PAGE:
By Denny Jacob
Crane, an industrial products manufacturer, recently released its quarterly financial results, the first since its separation from Crane Holdings in April. While the company’s performance fell short of expectations, there were some notable factors affecting their bottom line.
Lower Earnings and Sales
For the second quarter ended June 30, Crane reported net income attributable to common shareholders of $45.6 million, or 79 cents per share. This is a significant drop from the $258.2 million, or $4.54 per share, earned during the same period last year. Similarly, the company’s sales decreased to $509.6 million from $530.3 million, coming in lower than the anticipated $524.7 million projected by analysts polled by FactSet.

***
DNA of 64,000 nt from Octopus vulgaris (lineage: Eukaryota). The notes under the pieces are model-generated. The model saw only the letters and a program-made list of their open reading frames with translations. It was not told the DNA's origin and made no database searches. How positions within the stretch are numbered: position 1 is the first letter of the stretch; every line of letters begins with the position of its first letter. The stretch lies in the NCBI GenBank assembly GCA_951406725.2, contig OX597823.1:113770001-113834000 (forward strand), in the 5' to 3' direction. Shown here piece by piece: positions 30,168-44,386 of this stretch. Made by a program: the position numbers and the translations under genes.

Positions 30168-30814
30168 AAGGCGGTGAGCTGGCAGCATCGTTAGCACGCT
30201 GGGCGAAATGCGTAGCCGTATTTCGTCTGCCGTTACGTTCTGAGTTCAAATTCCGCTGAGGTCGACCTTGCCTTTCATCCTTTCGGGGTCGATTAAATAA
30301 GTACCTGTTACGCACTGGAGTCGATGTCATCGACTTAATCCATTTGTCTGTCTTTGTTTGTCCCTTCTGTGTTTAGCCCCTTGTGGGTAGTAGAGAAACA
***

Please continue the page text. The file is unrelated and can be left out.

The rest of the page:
Supply Chain Challenges
Crane’s President and Chief Executive, Max Mitchell, addressed the challenges faced by the company in their aerospace and defense markets. Persistent supply chain issues have impacted their near-term optimism. In addition, there are concerning signs of slowing order activity in some of their industrial and process flow markets and geographies.
Despite these challenges, Mitchell remains positive about Crane’s future prospects. He revealed that the company has approximately $1 billion in acquisition capacity and is actively considering various small- and medium-sized bolt-on acquisitions across its strategic growth platforms.